It’s that time of year when people want to do a little home clearance and get rid of things that don’t matter to them anymore. Garage or yard sales help accomplish this and helps in making some extra cash with their unwanted items.
I have two garage sales I’m helping to organize and help at for clients this month and I’m truly looking forward to it. Why? It could be it’s because I love going to garage sales and I get first dibs on buying their unwanted stuff!
Seriously though, I do love this kind of work and have gotten pretty good at pricing items to sell at garage sales too. I’ve been to these kind of sales where people don’t know how to price their things and think that their old sofa will sell for $400 or something when, in fact, no one going to a garage sale is going to pay that sticker price when they can get a new sofa at that price.
People want a bargain and that’s why they go to garage sales, so pricing stuff accordingly is important. However, you can place a higher value on something, but just be prepared to be bargained down from that asking price.
Organizing a garage sale often entails a lot of prep work, especially going through your stuff and sorting out what you want to sell.
Here’s some tips on how to plan and organize a garage sale:
- Sort through stuff. Go through the house, room by room, and set aside items you no longer want or value. Make sure to go through any cabinets or closet areas in each room to pull out things to sell.
- Categorize stuff. Collect up those items and sort into boxes or bins by “like items” – home decor, art, kitchen wares, small appliances, books, electronics, clothing, accessories, etc.
- Price stuff. Everything should have a price tag on it. Make your own price labels or purchase price stickers.
- Pre-sale items. If you’re planning to list any items for pre-sale on CraigsList, make a list of those items (with details of brand/ model, measurements, etc.) and price it. If it’s furniture items, be sure to measure them. Also, take photos of the items you are selling on CraigsList.
- Post a notice. Post a garage sale notice on CraigsList a week before the sale. List any special items (with photos) you are selling.
- Get display materials. Try to get some folding display tables to use for your sale items. Shelves also work nicely, too. And for clothing, use a clothing rod of some kind to hang clothes on because clothing sells better when they are hung.
- Enlist helpers for sale day. Make arrangements with family and/or friends (and your professional organizer!) to help out on the day of the sale. This is NOT something you want to do alone! Depending on how large the sale is, I suggest a minimum of 3 people.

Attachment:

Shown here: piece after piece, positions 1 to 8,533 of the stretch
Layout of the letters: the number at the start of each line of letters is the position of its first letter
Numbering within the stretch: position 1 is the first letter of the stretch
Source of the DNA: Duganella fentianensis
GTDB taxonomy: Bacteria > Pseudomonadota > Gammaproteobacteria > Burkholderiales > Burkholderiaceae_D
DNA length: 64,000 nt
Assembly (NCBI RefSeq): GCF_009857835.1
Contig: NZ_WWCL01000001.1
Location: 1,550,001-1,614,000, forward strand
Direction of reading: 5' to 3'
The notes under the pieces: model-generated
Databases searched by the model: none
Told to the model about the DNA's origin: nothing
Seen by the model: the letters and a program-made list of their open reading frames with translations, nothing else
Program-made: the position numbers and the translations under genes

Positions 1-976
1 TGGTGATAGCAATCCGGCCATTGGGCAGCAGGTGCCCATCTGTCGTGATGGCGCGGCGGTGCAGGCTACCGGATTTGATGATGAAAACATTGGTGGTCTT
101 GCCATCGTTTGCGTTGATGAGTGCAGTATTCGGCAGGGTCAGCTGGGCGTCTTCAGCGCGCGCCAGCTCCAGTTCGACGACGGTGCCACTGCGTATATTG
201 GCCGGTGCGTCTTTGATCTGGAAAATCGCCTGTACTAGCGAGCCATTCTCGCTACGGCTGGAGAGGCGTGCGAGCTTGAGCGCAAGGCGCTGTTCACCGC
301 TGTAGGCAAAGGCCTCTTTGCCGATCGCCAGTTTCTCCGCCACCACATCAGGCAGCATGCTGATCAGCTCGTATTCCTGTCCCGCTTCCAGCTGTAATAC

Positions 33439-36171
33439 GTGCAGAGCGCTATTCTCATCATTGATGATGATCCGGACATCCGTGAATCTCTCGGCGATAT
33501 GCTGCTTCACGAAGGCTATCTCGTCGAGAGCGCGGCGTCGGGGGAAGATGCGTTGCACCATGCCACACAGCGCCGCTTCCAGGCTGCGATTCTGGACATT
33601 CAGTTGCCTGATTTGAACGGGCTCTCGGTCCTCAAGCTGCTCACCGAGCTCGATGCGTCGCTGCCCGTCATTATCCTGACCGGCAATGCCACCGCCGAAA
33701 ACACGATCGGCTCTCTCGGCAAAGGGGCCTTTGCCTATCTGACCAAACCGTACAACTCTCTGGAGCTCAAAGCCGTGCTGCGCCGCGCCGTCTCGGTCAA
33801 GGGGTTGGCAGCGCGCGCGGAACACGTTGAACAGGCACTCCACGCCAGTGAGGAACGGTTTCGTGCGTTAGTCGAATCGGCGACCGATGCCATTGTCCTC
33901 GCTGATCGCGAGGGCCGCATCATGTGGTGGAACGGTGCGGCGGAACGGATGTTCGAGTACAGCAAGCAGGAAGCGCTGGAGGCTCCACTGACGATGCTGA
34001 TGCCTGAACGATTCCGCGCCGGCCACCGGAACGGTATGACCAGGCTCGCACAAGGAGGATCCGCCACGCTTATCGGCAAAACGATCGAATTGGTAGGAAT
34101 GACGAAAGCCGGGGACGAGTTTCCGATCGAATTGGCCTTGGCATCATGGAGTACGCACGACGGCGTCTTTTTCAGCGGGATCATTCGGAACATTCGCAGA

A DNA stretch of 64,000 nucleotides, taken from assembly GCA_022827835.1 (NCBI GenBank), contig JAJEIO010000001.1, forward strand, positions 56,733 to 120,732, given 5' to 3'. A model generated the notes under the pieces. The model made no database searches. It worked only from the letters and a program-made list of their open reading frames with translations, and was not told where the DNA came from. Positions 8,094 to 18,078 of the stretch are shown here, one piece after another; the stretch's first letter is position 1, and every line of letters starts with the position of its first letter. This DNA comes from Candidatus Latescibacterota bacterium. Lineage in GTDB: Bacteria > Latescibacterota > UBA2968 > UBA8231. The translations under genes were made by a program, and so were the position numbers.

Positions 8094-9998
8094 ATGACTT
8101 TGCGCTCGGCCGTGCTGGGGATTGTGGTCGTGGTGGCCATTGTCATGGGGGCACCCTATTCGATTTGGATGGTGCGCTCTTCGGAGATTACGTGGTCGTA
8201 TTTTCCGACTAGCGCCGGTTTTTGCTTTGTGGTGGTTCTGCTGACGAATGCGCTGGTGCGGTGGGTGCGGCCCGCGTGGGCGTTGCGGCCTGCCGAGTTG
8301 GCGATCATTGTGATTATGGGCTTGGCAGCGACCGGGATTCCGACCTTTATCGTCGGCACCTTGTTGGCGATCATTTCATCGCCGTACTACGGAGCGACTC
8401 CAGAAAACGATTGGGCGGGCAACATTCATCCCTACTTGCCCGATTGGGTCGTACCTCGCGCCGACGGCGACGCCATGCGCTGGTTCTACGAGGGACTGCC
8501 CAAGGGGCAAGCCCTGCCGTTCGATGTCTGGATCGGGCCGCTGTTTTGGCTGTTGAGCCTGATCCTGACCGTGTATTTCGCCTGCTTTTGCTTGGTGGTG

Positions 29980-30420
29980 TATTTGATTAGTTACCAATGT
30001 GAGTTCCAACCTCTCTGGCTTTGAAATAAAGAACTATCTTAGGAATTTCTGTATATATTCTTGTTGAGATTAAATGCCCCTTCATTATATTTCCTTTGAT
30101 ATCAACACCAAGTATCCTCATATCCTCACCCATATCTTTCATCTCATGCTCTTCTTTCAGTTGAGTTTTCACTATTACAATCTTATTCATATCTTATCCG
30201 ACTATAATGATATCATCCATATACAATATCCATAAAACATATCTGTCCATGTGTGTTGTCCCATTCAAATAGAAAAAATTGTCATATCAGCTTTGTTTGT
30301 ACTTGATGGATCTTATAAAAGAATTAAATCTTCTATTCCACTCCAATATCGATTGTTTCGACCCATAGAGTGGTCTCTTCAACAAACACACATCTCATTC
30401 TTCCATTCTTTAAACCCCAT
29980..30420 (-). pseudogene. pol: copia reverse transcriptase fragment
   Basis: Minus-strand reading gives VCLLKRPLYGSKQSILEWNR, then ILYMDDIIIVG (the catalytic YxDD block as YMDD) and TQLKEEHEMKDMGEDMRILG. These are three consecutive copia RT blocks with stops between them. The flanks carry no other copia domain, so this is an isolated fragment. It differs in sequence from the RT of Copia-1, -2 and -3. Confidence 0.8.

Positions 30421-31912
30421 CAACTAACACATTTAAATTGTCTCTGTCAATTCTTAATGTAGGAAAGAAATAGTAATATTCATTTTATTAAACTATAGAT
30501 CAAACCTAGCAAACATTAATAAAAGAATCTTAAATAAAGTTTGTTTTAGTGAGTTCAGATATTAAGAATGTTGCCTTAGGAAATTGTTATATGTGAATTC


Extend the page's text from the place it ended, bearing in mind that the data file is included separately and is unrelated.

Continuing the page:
- Get signs. Get or make garage sale signs – plenty of them. You’ll need to post these signs around your neighborhood to draw people to your sale. Post these the day before (or morning of) the sale. And be sure to have pins and clear packing tape with you!
- Get cash and coins. You are now a retailer and will need some starting cash to give change when someone makes a purchase. You can go to bank and get a roll of quarters, some one, five and ten dollar bills.
- Have a cash box. Be sure to also have something to keep money in – any kind of cash box of some sort will do. If you don’t have that, you can use an envelope. Keep this in a spot where someone is always on duty at the cash station. I also think it’s also a good idea to wear a waist pocket-purse to collect money when you’re away from the cash box mingling with customers.
- Have a calculator. You’ll need to add up purchase items and it’s just easier to have a calculator on hand. Smartphones have calculator apps on them and can also be used instead.
- Have bags on hand. This is optional but I find that it is nice and convenient if you have bags for customers who purchase multiple items and need to bag it.
- Get a pocket apron. This is also optional although it does help if you don’t have a waist-purse, and it also signifies that you are a seller to crowds of people looking around. I find these at the dollar stores in either crafts, gardening or tool areas.
On the morning of the sale I bring the sale items out of the garage to display. Creating a welcoming display of things draws a crowd, especially people driving by, so make it look as nice as possible. You don’t want create clutter on your driveway or front lawn areas!
You’ll also need a cashier station of some sort where someone can sit and handle purchases and be the cash box security person. This should be sitting away from the sale area, but not far of course. And having chairs for helpers to sit on when things quiet down is a must!
Now you’re ready for the crowds of people to buy your unwanted stuff! Have fun!